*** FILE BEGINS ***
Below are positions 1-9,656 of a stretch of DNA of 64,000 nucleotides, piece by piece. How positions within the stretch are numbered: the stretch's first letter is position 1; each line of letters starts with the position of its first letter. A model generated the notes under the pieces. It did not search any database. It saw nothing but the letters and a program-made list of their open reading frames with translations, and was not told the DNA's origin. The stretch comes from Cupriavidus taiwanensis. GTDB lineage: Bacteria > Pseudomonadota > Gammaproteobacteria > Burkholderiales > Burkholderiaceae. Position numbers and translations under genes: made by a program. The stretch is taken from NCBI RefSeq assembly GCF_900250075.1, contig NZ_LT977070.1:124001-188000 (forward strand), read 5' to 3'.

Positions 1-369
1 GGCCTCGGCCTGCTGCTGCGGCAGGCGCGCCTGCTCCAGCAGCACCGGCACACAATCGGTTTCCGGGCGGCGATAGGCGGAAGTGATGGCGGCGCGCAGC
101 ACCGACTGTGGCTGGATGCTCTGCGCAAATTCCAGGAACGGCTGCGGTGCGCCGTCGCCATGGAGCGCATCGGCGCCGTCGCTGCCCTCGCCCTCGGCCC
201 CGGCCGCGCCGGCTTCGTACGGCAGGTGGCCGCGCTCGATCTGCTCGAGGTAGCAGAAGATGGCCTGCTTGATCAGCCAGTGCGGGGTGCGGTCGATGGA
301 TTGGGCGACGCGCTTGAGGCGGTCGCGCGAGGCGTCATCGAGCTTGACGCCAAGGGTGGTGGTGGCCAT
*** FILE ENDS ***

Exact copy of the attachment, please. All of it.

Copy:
Below are positions 1-9,656 of a stretch of DNA of 64,000 nucleotides, piece by piece. How positions within the stretch are numbered: the stretch's first letter is position 1; each line of letters starts with the position of its first letter. A model generated the notes under the pieces. It did not search any database. It saw nothing but the letters and a program-made list of their open reading frames with translations, and was not told the DNA's origin. The stretch comes from Cupriavidus taiwanensis. GTDB lineage: Bacteria > Pseudomonadota > Gammaproteobacteria > Burkholderiales > Burkholderiaceae. Position numbers and translations under genes: made by a program. The stretch is taken from NCBI RefSeq assembly GCF_900250075.1, contig NZ_LT977070.1:124001-188000 (forward strand), read 5' to 3'.

Positions 1-369
1 GGCCTCGGCCTGCTGCTGCGGCAGGCGCGCCTGCTCCAGCAGCACCGGCACACAATCGGTTTCCGGGCGGCGATAGGCGGAAGTGATGGCGGCGCGCAGC
101 ACCGACTGTGGCTGGATGCTCTGCGCAAATTCCAGGAACGGCTGCGGTGCGCCGTCGCCATGGAGCGCATCGGCGCCGTCGCTGCCCTCGCCCTCGGCCC
201 CGGCCGCGCCGGCTTCGTACGGCAGGTGGCCGCGCTCGATCTGCTCGAGGTAGCAGAAGATGGCCTGCTTGATCAGCCAGTGCGGGGTGCGGTCGATGGA
301 TTGGGCGACGCGCTTGAGGCGGTCGCGCGAGGCGTCATCGAGCTTGACGCCAAGGGTGGTGGTGGCCAT